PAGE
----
Chicago Cubs trade Kris Bryant to the San Francisco Giants, further dismantling the core that won the 2016 World Series

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When the Chicago Cubs drafted Kris Bryant with the No. 2 pick in 2013, the organization envisioned the third baseman becoming a cornerstone of a franchise enduring a tough rebuild.

Eight years later, with a National League Rookie of the Year and MVP awards, four All-Star honors and a World Series title to his name, Bryant lived up to expectations as he helped usher in one of the winningest eras of Cubs baseball. After trading Anthony Rizzo to the New York Yankees on Thursday and Javier Báez to the Mets on Friday, the Cubs traded Bryant to the San Francisco Giants minutes before Friday’s trade deadline to officially close that chapter.

In return, the Cubs received prospects right-hander Caleb Kilian and outfielder Alexander Canario.

When asked trade rumors this week, Bryant sounded ready for the speculation to be over.

“Some of this stuff is just exhausting. It really is,” he said after Tuesday’s loss. “And I’m just trying to do my best to keep my focus where it needs to be and help whoever I can along the way here and just take everything in stride. And whatever happens, it’s out of my control.”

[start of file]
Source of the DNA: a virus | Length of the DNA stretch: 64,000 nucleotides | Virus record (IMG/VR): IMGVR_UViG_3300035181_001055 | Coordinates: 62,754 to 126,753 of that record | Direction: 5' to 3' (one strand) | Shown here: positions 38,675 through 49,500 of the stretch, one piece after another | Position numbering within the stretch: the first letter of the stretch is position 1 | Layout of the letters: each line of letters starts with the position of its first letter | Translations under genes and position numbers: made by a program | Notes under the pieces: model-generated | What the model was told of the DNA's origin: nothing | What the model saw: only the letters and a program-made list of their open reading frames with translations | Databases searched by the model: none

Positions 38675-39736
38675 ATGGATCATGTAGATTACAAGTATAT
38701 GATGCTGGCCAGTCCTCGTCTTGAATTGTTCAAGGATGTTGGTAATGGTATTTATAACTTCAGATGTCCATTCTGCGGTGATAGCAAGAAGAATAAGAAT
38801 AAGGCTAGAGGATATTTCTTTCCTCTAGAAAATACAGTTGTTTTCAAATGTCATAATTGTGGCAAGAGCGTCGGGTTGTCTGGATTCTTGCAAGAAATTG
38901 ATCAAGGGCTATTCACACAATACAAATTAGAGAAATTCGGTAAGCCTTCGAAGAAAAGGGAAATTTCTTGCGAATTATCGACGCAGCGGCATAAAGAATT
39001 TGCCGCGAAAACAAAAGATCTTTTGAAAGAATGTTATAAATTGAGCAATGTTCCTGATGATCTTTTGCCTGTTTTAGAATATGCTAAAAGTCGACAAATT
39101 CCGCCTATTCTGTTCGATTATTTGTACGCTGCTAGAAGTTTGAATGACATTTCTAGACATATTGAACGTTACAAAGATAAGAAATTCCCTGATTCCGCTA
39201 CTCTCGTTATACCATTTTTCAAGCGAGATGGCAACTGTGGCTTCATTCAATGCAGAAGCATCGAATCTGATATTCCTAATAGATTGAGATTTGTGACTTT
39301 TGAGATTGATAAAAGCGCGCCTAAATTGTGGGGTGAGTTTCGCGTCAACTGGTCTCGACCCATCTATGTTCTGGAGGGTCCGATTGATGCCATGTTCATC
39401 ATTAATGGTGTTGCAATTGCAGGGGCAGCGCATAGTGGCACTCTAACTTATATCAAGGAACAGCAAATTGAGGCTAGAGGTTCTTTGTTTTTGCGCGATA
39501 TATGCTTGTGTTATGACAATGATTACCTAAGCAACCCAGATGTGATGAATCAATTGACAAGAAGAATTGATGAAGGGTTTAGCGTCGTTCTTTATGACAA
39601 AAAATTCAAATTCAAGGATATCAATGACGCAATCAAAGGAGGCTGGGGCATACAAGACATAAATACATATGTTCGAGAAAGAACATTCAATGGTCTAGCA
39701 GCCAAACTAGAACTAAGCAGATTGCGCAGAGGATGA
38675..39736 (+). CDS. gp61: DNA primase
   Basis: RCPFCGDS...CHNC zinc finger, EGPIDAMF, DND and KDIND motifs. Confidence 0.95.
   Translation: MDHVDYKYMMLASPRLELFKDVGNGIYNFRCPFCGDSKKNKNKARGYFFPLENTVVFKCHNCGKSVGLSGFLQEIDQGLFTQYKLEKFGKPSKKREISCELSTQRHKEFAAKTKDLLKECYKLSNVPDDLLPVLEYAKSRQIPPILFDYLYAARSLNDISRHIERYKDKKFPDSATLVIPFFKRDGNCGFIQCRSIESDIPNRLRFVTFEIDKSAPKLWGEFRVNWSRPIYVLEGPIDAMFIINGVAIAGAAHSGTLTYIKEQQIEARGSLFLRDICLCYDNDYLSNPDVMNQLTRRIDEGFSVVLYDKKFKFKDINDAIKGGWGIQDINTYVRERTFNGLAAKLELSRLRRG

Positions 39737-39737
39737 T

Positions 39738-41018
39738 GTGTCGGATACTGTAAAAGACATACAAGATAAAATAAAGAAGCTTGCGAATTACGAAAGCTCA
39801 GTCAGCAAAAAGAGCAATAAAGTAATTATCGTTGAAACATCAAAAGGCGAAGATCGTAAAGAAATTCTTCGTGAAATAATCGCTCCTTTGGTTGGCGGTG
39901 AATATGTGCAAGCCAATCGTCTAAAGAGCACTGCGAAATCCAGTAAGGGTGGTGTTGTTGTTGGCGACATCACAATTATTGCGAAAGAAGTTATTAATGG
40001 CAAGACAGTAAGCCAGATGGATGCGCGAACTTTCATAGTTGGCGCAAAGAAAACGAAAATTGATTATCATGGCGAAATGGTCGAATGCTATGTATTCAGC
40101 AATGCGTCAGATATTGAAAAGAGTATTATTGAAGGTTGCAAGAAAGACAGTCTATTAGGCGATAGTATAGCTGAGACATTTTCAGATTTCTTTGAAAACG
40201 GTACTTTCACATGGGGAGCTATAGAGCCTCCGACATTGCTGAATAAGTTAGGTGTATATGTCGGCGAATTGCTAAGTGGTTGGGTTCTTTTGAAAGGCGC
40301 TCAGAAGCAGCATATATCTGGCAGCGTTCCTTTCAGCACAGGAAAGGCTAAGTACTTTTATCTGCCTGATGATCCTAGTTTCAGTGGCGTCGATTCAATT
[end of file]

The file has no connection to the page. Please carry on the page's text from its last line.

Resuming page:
Bryant didn’t rule out a return to the Cubs if the organization wants to bring him back.

“I feel like I’ve always been really consistent in that,” Bryant said. “Sometimes the narrative out there has never been right, and it’s been frustrating for me to see some of that. But deep down in my heart, I know I’ve had some of the best memories here and the best times in my life. It’d be really stupid of me not to say hey, if they wanted me here, of course I’m always going to listen because Chicago is a special place to me.”

The 29-year-old Bryant showed off his defensive versatility this year while being the Cubs’ best all-around hitter. He started at least 10 games at five different positions — third base, all three outfield spots and first base — and his comfort playing all over the diamond provided manager David Ross flexibility to optimize his lineup daily.

Bryant departs the Cubs with 160 career home runs, 465 RBIs, a .279/.378/.508 slash line and 134 OPS+ in 833 games.

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